That year, the Gators won the national title with the deepest and talented team in the nation, but considering that Black had a meaningful relationship with Florida, ultimately the finest program in the nation wasn’t legit and tarnished because of the misdeeds.

With all the dismal scandals, the NCAA is finally taking action and helping fortify its own cause for monitoring faulty agents, eroding an industry that profits on high-powered talent, rituals, and image.

If ever there was a time to dismiss college football, it would be a good time now, with all the latest destruction at USC.

It used to be the most prestigious university before turning into the most poisonous University for violating NCAA rules, deciding to return its replica of Reggie’s Bush Heisman trophy, and withdraw all the achievements of Bush and O.J. Mayo.

It took NCAA investigators three years to probe a malicious scandal at USC, accusing the star running back of unlawful deeds. Bush obtained $300,000 from two wannabe agents during his prosperous career with the Trojans, and his parents were given a $757,000 house.

As a way of punishing Bush for embarrassing the program and violating rules, he will be remembered as a forgotten Trojan.

It’s hardly fair to crack down on two players and insulting a pair of prolific stars who aren’t fully accountable for the Trojans infractions.

If the administrators weren’t aware, obviously Bush or Mayo weren’t aware of the scandals becoming a trend and casting hideous facades of pure college football.

Ravaged by shame, Athletic Director Mike Garrett was dismissed of overseeing the ruptured department at USC Tuesday.

The mental state of the Trojans is anything but flawless, and punishing Garrett is a severe lesson as Southern California is essentially trying to remove the indulgence and apathy in their program. His cockiness and stubbornness impaired a well-respected program, as did Pete Carroll, who is in denial and arrogantly denies the violations as well as the sanctions.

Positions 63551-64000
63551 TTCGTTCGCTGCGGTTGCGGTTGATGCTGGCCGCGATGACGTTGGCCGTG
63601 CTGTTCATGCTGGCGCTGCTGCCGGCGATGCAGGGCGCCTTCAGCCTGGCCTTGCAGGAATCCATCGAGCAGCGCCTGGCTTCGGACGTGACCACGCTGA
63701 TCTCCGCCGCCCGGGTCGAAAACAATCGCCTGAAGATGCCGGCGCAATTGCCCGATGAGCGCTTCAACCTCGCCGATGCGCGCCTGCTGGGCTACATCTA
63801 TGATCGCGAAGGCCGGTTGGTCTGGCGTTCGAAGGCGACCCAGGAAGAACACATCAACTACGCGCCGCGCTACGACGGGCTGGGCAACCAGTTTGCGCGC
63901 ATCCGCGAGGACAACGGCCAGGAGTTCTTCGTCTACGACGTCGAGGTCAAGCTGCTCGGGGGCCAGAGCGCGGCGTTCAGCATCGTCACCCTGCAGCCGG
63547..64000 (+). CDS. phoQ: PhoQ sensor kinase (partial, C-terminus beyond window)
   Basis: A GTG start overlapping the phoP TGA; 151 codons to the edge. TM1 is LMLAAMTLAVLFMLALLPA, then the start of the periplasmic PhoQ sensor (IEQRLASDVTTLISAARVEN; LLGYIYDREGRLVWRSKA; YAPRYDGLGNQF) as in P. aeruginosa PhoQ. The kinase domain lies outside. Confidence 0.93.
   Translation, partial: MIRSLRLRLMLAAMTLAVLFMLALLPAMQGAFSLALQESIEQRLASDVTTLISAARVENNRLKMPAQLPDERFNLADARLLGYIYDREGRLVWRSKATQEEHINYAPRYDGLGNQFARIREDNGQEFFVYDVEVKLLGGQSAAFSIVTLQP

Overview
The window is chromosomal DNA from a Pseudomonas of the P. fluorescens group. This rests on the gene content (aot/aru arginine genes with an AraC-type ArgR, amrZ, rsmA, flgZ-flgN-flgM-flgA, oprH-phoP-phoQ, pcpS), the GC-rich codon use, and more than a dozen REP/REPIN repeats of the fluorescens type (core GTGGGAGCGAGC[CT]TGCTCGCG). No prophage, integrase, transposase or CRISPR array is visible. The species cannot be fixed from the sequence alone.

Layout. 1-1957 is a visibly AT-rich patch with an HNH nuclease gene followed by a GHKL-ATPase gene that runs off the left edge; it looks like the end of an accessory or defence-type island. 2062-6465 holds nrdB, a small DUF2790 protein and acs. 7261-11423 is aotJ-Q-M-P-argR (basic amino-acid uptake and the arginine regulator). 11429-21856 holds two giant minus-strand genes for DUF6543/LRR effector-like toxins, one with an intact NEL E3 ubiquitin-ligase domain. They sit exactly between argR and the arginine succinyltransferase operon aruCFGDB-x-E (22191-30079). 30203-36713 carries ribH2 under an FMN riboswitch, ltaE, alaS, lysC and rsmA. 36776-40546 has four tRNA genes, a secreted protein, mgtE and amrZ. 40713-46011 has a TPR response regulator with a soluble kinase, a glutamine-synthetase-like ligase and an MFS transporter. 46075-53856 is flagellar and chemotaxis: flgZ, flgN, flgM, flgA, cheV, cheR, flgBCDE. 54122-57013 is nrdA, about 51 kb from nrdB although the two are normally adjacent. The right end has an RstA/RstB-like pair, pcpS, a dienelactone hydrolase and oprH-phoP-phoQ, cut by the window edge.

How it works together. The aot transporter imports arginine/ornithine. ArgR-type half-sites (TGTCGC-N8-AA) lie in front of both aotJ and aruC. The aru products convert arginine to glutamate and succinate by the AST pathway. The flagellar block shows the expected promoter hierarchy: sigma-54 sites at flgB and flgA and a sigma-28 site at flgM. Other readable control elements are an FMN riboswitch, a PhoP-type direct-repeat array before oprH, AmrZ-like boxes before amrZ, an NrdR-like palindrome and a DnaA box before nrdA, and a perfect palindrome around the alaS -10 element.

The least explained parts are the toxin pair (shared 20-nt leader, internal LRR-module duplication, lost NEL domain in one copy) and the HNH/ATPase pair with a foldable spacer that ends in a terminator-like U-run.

Maybe he fled Southern California for Seattle because of the sanctions. Above all, they are on four-year probation, losing recruits and stripped of a Heisman. All of this ruins the opportunities of grabbing the top prospects in the country.

But now, the affliction resides allegedly at the Swamp and Alabama. Mostly at SEC Media day, all the talk circulated the muck agents, a nightmarish situation that threatens a program withheld of accusations.

Mike Slive, commissioner of the SEC, vented on the ongoing obstacles and requested for “national strategy” and “education not enforcement.”

If there was one irate coach harshly ripping agents, it was Alabama’s Nick Saban during the press conference on Wednesday, once Marcel Dareus of the Crimson Tide was reportedly announced ineligible after the university compliance officials investigated his involvement with agents.

It certainly doesn’t mean he’s an asterisk or a criminal, until proven guilty. And even if he’s accused of violating rules, then accuse the agent of influencing the minds of young and inexperienced athletes.

There are accusations pending against Maurkice Pouncey, but the ex-Florida star denies ever accepting $100,000 from the representation of a sordid agent at the Southern Eastern Conference title game and the Sugar Bowl last season.

“I did not accept $100,000, it is an absolutely ridiculous claim. I have completely cooperated with the investigation and answered any and all questions put to me,” Pouncey said in a statement released by his attorney, M. Stephen Stanfield.

Recently, he met with Urban Meyer and Athletic Director Jeremy Foley and told them he’s innocent and never had a relationship or any connections with agents.

“He never lied to me before,” Meyer said.

Isn’t that what we all want to believe?

As much as the nation admires college football, the investigations of involving agent-related inquiries are upsetting and absurd, nauseating our stomachs, and disappointing our consciousness as North and South Carolina's programs were announced last week to be part of the NCAA investigation.

This isn’t a coincidence or an illusion, but an omen of corruption—something that should have been discovered and handled a long time ago.